Registered: 1456883388 Posts: 1
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I have a tenant who recently began having issues paying on time. she was late in Dec and paid finally but did not include late fee of $50 + $5 for 2 days. I just noted it and figured I would take it out of the deposit since she is obviously having some problems. This month she was late, then bounced 2 checks. so we are up to $105 in late fees and $60 in bounced check fees. Can I legally take this out of her deposit when she moves out? Another concern is she filed bankruptcy while entering the 2nd year of her 2 year lease, what are her protections and what should I know if we do have to evict her? Finally she had her fiancé move in recently and casually mentioned it. I need to add him to the lease, she wants to leave him off and be the sole one responsible. Should I make him do a credit and background at least? What are the pros and cons of this? She did not have an problems until he was in the picture. Sorry I am an amateur. We have rented this house for 5 years and she is our first problem tenant Thank you!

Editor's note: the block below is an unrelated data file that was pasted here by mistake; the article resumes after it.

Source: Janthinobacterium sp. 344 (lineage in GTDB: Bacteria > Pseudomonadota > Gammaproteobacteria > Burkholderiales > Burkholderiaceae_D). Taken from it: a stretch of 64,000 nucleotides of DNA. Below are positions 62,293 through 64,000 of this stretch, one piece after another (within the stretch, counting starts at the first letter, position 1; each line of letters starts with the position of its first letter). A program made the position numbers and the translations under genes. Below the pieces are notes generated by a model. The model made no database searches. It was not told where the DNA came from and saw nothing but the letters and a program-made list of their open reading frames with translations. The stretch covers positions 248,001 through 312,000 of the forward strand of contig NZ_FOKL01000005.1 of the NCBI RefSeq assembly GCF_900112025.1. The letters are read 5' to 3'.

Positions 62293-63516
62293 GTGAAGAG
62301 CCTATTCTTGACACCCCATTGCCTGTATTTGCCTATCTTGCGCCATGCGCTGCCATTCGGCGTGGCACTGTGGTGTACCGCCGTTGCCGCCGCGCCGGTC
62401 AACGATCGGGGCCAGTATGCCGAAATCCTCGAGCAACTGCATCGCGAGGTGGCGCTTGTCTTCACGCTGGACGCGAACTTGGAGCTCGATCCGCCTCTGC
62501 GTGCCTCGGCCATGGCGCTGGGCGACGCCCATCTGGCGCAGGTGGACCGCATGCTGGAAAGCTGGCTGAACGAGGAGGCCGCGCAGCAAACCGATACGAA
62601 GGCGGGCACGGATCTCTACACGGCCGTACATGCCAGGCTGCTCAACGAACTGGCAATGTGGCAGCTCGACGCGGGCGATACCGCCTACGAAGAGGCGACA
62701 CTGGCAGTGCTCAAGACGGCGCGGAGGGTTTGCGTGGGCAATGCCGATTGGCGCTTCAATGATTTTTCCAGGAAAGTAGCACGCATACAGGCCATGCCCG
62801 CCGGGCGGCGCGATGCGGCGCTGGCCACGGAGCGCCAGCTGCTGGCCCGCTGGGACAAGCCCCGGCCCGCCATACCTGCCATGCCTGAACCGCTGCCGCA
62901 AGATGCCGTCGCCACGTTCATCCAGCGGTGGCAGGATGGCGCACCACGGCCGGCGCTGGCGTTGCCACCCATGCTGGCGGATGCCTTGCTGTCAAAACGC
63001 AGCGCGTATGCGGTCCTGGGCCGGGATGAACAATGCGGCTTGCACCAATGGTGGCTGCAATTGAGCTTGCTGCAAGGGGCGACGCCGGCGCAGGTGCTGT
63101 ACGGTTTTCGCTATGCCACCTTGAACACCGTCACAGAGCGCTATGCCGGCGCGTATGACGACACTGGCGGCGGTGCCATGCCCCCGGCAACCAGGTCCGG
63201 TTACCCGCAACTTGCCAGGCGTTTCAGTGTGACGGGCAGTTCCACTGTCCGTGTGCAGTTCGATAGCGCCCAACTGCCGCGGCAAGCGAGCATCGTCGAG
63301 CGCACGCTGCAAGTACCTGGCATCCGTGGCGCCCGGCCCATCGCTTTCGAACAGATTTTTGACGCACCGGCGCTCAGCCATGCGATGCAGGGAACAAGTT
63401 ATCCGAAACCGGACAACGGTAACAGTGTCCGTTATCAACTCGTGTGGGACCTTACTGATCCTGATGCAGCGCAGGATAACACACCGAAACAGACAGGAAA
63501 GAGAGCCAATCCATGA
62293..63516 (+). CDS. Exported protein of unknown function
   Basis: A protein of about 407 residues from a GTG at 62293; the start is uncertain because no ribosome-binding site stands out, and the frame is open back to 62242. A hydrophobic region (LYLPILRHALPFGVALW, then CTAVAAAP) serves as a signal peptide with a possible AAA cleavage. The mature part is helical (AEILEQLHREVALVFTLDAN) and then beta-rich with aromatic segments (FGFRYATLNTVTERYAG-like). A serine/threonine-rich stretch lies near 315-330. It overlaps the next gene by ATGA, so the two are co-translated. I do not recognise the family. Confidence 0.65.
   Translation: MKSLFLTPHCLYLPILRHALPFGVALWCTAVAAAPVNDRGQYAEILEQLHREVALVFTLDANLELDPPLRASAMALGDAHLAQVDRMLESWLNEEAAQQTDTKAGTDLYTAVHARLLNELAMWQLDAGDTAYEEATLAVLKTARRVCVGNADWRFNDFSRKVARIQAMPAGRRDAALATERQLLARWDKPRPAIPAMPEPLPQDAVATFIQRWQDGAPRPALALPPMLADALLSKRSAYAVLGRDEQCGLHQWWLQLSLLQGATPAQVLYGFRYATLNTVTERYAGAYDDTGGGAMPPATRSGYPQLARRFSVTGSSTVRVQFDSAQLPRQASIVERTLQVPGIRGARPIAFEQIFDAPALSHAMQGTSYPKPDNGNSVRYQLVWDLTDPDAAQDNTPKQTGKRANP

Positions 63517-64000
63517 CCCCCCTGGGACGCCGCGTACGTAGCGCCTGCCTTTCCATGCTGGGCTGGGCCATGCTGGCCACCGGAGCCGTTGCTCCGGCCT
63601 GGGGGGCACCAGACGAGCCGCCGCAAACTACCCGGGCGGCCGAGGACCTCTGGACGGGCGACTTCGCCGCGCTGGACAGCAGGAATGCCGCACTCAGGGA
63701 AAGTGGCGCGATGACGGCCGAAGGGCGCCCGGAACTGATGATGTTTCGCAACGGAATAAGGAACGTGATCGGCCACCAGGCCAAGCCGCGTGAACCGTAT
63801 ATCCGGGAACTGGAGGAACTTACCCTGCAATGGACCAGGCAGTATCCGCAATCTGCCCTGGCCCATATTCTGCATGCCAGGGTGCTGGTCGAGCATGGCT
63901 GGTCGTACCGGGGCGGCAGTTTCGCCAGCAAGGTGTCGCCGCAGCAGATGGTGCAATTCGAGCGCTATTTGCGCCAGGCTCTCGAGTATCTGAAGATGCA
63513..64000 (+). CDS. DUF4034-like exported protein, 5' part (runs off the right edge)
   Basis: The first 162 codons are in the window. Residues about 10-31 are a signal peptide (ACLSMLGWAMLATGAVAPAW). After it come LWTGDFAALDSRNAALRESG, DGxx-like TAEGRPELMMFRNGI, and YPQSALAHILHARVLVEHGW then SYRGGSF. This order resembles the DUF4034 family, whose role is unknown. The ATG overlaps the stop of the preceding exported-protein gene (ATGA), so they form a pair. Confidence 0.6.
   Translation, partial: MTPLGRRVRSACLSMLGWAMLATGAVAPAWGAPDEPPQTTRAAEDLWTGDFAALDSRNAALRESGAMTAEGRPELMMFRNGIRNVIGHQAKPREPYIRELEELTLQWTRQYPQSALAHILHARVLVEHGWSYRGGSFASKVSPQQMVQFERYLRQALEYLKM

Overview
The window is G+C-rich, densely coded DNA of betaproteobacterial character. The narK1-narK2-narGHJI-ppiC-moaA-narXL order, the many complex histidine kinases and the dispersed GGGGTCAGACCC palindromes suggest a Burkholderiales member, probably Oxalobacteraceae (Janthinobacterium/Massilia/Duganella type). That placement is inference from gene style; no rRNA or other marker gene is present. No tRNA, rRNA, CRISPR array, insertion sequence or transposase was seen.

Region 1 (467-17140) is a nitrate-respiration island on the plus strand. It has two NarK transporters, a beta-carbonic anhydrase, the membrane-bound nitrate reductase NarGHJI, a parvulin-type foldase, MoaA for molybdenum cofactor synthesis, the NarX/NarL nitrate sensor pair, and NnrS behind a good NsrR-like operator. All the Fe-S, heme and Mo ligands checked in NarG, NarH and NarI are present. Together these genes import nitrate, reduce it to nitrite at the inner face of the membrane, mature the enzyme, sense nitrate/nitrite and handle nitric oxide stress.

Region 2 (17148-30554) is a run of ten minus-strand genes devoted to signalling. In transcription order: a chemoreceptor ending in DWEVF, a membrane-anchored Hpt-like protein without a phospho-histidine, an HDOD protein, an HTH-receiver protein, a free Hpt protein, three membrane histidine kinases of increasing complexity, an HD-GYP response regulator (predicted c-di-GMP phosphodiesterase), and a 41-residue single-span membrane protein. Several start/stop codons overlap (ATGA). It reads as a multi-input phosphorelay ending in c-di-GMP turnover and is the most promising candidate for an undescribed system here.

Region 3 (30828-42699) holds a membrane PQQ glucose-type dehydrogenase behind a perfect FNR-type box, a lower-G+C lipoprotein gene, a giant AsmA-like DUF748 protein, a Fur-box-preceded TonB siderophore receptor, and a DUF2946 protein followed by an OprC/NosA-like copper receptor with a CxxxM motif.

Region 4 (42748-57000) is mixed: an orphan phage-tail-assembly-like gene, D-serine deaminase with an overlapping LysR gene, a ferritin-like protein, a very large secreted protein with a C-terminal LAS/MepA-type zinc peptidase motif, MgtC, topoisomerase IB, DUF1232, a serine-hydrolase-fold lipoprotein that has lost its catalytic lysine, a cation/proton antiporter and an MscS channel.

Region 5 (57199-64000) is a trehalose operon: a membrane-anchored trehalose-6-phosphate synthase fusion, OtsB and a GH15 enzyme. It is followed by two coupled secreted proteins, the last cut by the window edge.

Registered: 1487987694 Posts: 122
Reply with quote #2
It looks like you might be in CA. Here is what CA law says about
California law specifically allows the landlord to use a tenant's security deposit for four purposes:
It doesn't look like you can withhold for late fees. Instead you should include a clause in your lease agreements stating you apply payments to outstanding fees before applying to the rent. This way, if your tenant makes a rent payment you get paid back your fees and can withhold deposit for any unpaid rent. For unpaid rent; For cleaning the rental unit when the tenant moves out, but only to make the unit as clean as it was when the tenant first moved in; 214 For repair of damages, other than normal wear and tear, caused by the tenant or the tenant's guests; and If the lease or rental agreement allows it, for the cost of restoring or replacing furniture, furnishings, or other items of personal property (including keys), other than because of normal wear and tear. 215 As for bankruptcy, I imagine if you tenant entered into bankruptcy proceedings during the lease then I think this would seriously complicate or limit your recourse. Have you been contacted by the bankruptcy trustee? Here is a good article from NOLO. Regarding the boyfriend, run a background and credit check. Does your lease require any adult living in the property to be named on the lease? It should. It sounds like he might be part of the problem. Although you are not entirely new to landlording, here are some more landlording tips to help you avoid mistakes like this in the future. Good Luck! __________________ AccidentalRental - A profitable resource for new landlords